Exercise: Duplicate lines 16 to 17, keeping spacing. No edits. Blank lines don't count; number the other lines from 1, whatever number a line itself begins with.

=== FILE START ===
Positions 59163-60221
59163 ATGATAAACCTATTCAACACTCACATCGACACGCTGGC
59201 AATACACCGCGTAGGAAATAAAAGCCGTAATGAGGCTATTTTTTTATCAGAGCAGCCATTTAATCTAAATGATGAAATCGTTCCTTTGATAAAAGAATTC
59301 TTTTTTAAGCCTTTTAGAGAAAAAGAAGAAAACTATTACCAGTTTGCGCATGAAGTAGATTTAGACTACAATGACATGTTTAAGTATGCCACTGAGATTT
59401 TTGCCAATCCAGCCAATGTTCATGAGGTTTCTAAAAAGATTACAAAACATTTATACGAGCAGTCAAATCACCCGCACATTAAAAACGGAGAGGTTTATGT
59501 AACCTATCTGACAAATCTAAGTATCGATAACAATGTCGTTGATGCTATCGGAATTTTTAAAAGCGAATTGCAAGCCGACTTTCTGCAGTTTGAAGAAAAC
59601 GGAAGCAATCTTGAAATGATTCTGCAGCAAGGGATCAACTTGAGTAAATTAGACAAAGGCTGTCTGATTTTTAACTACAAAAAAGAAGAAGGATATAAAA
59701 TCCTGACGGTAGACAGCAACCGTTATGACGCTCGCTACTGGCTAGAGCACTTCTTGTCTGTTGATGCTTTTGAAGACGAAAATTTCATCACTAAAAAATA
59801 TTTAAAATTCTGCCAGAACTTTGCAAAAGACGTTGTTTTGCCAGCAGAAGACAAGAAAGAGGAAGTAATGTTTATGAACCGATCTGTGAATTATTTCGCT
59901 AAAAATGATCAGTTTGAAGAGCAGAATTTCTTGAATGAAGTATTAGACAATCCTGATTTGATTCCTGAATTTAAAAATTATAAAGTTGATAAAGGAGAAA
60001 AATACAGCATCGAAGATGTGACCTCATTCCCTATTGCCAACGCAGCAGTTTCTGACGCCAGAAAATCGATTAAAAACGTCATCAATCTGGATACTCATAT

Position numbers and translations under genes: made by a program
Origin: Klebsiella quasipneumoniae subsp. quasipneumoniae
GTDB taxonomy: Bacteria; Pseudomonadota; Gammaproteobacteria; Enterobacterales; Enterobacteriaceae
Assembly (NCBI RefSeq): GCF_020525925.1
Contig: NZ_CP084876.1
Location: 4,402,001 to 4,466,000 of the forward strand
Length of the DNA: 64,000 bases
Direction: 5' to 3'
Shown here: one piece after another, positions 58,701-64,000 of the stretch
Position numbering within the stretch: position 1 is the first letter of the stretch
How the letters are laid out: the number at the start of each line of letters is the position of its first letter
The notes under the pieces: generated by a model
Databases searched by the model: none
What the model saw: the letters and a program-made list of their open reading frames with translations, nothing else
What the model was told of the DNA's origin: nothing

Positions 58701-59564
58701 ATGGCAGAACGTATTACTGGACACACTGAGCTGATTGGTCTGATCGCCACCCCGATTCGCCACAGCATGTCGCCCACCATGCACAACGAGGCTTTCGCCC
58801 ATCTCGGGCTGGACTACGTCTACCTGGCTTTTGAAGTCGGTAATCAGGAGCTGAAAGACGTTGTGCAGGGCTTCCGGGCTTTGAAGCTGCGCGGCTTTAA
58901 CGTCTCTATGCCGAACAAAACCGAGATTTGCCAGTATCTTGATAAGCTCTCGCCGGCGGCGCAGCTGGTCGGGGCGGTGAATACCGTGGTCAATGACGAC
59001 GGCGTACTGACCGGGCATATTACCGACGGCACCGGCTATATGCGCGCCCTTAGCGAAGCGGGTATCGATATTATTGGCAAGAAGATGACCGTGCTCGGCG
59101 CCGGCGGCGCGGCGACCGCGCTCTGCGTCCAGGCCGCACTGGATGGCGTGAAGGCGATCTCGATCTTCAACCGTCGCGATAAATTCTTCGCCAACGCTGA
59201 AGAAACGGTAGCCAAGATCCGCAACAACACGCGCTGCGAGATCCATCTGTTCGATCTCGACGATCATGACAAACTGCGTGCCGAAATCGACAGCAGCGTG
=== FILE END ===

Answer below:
Contig: NZ_CP084876.1
Location: 4,402,001 to 4,466,000 of the forward strand